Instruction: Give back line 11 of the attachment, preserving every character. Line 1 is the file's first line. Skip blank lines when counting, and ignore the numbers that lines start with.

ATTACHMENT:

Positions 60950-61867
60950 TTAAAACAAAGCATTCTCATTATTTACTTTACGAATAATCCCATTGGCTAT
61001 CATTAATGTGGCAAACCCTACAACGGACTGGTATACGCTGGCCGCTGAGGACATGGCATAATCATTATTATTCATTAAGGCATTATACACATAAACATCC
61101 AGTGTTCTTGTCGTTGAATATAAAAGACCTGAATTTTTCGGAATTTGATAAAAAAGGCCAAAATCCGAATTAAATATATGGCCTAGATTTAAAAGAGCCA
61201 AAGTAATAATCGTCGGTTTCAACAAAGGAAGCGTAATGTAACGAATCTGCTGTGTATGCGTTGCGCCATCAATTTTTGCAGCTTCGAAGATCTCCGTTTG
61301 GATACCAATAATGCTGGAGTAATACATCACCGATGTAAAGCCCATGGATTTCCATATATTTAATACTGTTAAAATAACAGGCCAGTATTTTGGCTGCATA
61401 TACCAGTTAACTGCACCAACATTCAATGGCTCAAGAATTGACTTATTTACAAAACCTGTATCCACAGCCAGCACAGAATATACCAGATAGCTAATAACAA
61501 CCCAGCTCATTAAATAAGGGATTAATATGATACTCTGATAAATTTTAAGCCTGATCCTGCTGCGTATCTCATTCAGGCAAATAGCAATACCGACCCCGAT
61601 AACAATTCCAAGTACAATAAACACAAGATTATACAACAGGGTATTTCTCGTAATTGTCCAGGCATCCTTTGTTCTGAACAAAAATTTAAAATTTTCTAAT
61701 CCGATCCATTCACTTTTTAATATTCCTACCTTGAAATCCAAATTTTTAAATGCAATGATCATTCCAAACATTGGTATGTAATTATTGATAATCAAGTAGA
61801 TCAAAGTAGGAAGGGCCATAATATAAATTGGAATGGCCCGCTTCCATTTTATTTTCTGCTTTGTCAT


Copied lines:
61801 TCAAAGTAGGAAGGGCCATAATATAAATTGGAATGGCCCGCTTCCATTTTATTTTCTGCTTTGTCAT